I take offence! And on behalf of my mentor, who often compared Chaucer to South Park, I take offence! :ROFL:

ColoradoGuy
05-16-2008, 05:28 AM
I take offence! And on behalf of my mentor, who often compared Chaucer to South Park, I take offence! :ROFL:
So which Chaucer character had Cartman's voice?

Ruv Draba
05-16-2008, 08:04 AM
(Warning: mildly ranty :rant:)

As a person who loves literature, endeavours to write it, has a reasonable understanding of it and is steeped in both science training and science career, all I can say is that the number of literary scholars who have anything useful to add to my life is too bloody small by half. If they all got hit by a bus tomorrow, I'd be more worried about the condition of the driver and the wear on the tires.

My (general) impressions:

They're not writing for people who love literature; they're not even writing for a literary elite; they're writing to out-obfuscate each other;
Too much critique is political commentary masquerading as literary criticism;
What passes for 'evidence' in modern lit-crit are quotations stripped of context and adapted to the critter's personal ideology;
Too many lit critters don't know how social sciences work and therefore can't tell a sensible hypothesis from a comforting fiction or an inflammatory speculation;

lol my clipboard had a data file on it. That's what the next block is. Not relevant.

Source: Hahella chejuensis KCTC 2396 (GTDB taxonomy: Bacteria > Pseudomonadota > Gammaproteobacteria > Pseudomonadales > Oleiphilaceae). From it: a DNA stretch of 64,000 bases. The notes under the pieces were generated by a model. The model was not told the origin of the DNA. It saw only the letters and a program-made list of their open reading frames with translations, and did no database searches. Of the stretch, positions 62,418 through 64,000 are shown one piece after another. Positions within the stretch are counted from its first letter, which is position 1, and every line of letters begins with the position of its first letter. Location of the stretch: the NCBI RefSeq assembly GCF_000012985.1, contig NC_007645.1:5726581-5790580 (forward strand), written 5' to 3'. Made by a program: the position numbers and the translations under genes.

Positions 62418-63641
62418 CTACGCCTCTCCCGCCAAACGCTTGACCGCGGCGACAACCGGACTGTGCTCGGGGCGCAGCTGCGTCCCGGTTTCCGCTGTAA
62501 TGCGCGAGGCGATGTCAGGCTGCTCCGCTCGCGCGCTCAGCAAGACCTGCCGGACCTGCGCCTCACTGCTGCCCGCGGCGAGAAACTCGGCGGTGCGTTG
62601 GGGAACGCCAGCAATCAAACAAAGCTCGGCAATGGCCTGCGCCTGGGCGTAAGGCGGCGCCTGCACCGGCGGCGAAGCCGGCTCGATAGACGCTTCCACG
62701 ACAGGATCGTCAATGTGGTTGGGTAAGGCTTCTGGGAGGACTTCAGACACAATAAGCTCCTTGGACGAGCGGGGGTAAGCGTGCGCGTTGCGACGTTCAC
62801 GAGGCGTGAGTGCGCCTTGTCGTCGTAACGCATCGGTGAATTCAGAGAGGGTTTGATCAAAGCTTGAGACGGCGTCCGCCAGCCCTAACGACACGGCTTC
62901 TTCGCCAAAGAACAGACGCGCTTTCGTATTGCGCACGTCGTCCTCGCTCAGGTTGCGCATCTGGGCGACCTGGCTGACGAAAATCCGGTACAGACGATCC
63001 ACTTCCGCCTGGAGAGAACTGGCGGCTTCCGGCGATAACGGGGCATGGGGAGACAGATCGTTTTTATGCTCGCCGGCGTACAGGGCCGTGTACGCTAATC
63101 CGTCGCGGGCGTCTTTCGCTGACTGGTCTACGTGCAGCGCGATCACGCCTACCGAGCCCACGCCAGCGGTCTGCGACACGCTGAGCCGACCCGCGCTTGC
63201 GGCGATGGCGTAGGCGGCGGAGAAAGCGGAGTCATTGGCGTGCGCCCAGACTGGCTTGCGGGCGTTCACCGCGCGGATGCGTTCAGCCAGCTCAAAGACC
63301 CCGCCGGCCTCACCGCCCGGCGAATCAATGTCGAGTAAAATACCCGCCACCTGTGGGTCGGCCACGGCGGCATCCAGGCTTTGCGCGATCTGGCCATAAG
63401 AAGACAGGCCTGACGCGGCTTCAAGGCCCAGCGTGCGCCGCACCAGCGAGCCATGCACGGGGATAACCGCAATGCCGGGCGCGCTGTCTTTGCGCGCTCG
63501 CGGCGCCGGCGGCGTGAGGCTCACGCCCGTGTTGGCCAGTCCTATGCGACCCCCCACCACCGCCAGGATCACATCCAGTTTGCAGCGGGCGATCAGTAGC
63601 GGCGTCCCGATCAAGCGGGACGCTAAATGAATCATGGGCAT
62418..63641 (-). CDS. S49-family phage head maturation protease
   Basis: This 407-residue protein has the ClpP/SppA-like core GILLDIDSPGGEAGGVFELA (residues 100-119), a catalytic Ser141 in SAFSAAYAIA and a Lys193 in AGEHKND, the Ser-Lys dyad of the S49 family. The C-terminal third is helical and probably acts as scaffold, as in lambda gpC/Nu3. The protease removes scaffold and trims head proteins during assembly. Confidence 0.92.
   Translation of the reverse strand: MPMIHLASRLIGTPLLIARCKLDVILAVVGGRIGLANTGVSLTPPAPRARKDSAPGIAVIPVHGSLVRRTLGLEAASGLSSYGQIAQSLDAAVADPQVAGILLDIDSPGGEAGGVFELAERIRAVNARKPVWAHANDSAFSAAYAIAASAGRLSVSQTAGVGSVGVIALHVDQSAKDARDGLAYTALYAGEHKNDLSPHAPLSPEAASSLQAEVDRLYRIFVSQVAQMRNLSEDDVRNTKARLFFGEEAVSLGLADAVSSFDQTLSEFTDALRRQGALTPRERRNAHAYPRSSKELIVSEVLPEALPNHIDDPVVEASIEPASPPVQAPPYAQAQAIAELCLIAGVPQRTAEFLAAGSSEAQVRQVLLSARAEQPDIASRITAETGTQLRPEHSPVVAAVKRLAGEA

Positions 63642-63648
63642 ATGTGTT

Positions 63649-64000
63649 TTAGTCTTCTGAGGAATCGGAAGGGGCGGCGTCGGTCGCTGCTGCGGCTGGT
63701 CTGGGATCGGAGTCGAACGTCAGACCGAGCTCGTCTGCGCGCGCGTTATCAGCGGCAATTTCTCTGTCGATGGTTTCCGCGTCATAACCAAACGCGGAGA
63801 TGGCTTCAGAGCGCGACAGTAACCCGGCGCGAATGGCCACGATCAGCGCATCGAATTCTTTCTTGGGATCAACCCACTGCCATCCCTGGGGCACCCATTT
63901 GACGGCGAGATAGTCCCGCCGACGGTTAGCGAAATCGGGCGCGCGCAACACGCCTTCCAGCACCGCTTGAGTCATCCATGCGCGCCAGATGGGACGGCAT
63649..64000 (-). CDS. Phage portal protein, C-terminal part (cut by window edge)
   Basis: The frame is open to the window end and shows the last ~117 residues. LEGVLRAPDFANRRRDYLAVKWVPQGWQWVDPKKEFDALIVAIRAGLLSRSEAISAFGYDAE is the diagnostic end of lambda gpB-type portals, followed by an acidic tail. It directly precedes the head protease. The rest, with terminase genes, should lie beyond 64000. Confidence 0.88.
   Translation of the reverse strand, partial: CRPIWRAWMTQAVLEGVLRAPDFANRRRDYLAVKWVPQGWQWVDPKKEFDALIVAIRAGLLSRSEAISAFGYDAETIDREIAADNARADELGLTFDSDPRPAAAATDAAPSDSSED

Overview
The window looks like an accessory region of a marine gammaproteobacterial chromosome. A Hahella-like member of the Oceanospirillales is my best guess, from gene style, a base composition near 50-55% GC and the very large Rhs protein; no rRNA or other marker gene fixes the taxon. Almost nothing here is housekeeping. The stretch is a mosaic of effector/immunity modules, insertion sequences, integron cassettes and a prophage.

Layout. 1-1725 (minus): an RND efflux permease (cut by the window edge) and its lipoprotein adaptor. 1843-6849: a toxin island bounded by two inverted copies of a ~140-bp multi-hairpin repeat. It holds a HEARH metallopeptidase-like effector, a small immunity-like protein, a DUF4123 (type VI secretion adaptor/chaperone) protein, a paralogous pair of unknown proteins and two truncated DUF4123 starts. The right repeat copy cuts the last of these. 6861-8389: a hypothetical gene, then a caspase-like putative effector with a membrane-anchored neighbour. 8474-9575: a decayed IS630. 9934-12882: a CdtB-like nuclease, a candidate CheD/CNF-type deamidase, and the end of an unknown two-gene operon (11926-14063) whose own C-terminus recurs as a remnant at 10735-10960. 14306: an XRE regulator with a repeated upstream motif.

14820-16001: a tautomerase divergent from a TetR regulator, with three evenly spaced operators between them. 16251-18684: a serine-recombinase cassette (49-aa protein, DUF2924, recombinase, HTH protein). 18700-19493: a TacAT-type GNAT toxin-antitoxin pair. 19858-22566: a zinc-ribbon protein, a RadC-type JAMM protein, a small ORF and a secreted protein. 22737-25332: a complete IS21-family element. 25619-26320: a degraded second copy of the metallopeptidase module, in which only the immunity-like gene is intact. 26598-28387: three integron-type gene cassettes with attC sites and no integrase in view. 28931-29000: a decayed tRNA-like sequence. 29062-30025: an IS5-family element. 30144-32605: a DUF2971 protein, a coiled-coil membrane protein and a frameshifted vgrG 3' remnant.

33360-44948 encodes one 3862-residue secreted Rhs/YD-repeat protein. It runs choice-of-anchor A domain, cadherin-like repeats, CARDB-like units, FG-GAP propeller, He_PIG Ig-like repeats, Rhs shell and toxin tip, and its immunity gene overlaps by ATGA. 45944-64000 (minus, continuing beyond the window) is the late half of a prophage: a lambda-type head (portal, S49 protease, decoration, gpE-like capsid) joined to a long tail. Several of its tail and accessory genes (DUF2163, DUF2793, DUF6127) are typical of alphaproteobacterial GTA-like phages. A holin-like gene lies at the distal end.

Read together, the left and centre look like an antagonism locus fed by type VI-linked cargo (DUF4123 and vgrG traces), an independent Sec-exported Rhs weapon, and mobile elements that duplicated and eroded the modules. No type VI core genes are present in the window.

Being eloquent doesn't make one smart, deep or astute.Lit crit I'd happily spend my tax dollars on:

Explaining what authors are trying to achieve, how they go about it, and the degree to which it may or may not have worked in comparison with other literature (i.e. "old school" crit);
Showing trends and influences in ideas and beliefs from a social science perspective - without commenting on their validity or otherwise;
Showing changes in literary interpretation from a social science perspective - without commenting on the validity of such interpretation;
Finding "clusters" in literary aims, ideas and methods to help readers make their own investigations and draw their own insights (i.e. the sort of thing I was trying to do with Genre Signatures for instance)
Showing how literary thought is changing, and speculating on where it might go nextThere's a truckload of untouched research here, and it beats me why literary scholars aren't assailing it (or maybe I'm just looking in the wrong places). Really, the list above is all I can imagine being interested in from literary critique. Everything else either feels like another discipline to me (like philosophy, linguistics, history) or political polemia or just plain academic diddling.